When you’re refinancing any type of loan, one of the things a bank or credit union considers is your debt-to-income ratio. While all lenders have their own standards, a debt-to-income ratio of 40 percent or more, could be a sign of financial stress, according to the Federal Reserve. That could end your chances of being approved
If you want to refinance your student loan debt, it’s a good idea to use a student loan refinancing calculator, which takes into account your loan balance and new loan interest rate, to determine how much you could save.
To ensure you're getting the best rate possible, you should also compare refinancing lenders. . Use your loan amount and estimated credit score to determine which student loan refinancing lender would save you the most long-term.
What is a debt-to-income ratio?
A debt-to-income ratio is the percentage of your gross income you use to pay your debts. These payments might include rent, mortgage, credit cards, auto loans, personal loans, student loans, alimony, child support, or any other outstanding debt you may have.
To understand how to calculate debt to income ratio, add up your monthly debt payments and divide the number by your gross monthly income. For example, if you pay $1,000 a month for rent, $125 on a credit card, $400 for your car note and $350 for your student loan. Let’s also say your monthly gross income is $3,500.
You would calculate your debt-to-income ratio like this:
Debt: $1,000 + $125 + $400 + $350 = $1,875
Debt-to-income ratio: $1,875/$3,500 = .054 or 54 percent
A high debt-to-income ratio means a lot of your income is consumed by your debt, leaving little left in your budget to cover expenses like utilities, fuel, and groceries, which are not included in the ratio.
How does your debt-to-income ratio affect student loan refinancing?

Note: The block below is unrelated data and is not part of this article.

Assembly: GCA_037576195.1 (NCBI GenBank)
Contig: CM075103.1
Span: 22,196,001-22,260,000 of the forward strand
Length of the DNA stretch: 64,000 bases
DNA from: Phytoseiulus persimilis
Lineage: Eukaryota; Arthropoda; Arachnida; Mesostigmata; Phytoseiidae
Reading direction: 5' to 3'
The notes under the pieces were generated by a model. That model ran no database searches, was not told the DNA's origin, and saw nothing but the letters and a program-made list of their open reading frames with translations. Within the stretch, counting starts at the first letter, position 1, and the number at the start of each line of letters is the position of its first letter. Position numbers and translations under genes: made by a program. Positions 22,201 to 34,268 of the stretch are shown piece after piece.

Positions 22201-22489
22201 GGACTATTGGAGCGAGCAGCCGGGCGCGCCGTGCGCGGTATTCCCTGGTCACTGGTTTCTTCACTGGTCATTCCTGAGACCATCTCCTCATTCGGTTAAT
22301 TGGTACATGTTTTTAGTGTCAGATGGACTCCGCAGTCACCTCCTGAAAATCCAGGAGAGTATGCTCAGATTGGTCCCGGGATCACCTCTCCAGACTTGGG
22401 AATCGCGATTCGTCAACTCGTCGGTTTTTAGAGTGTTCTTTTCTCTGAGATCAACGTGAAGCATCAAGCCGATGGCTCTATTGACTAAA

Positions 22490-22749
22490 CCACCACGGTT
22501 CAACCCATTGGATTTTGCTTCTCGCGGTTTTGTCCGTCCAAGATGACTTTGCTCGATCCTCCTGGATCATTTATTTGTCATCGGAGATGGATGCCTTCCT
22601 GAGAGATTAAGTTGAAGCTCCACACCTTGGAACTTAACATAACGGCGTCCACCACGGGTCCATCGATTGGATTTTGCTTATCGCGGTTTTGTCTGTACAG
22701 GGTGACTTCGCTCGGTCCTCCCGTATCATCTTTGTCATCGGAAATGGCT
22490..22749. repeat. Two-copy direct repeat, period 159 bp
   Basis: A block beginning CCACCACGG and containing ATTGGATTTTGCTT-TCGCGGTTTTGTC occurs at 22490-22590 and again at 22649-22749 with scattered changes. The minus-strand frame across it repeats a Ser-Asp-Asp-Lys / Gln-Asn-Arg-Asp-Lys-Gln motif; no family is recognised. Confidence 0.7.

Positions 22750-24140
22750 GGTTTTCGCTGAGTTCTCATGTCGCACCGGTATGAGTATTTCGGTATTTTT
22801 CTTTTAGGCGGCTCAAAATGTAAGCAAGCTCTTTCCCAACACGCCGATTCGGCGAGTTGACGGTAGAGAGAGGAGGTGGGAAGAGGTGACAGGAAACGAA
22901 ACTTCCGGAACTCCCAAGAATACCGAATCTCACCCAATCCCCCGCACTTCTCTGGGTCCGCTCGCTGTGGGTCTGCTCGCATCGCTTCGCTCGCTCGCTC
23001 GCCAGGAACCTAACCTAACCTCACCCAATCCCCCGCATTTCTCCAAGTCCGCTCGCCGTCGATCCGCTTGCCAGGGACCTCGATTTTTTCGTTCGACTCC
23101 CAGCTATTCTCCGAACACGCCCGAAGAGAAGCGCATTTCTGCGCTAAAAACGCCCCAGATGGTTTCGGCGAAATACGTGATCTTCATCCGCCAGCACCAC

A debt-to-income ratio will impact your ability to qualify for student loan refinancing. They’ll also consider your credit history, credit score, employment status and savings.
You’re probably wondering, what should my debt to income ratio be?
Typically, the maximum student loan refinancing debt-to-income ratio lenders will approve is 50 percent. If your ratio is too high, like our example, you may not qualify for student loan refinancing. The lower your number, the better.
How can you improve your debt-to-income ratio if you’re not approved for refinancing?
If you want to refinance your student loan debt, but your debt-to-income ratio is too high, you can take steps to improve your situation.
“Reduce your current expenses in the short term, lower your debt or expenses by making changes that may take more time to implement, or raise your income,” suggested certified financial planner Sean M. Pearson with Ameriprise Financial Services in Conshohocken, Pa. “Big improvements can be difficult, especially in the short run. The last two options take more time but may be more impactful in the long run.”
While the debt-to-income ratio calculation is straightforward, there are nuances to debt payments you should make in order to positively affect your ratio, said Ben Simiskey, a certified financial planner with Cornelius Stegent & Price LLP Certified Public Accountants in Houston, Texas.
“You should focus on paying off a debt entirely,” he says.
For example, if you had $2,000 to allocate to debt payments, your ratio would improve more if you paid off a $2,000 credit card than if you paid $500 each on three credit cards and an auto loan, Simiskey explains.
“You want to try to get rid of a payment altogether,” he said. “If you can't pay off a full balance right away, I would focus on paying your minimum payments and dedicating any extra discretionary money to your lowest outstanding balance until it's paid off. Then move the discretionary money plus the minimum amount that you no longer have to pay on that balance to the next lower balance. And so on.”
Pearson said budgets are meant to be a lifestyle rather than something you turn on and off. Taking time to lower your debt-to-income ratio will not only help you qualify for student loan refinancing; it may serve you if you wish to buy a house or finance another large purchase.
“Often the small changes that accumulate over time are more impactful than trying to make a big splash right away,” said Pearson.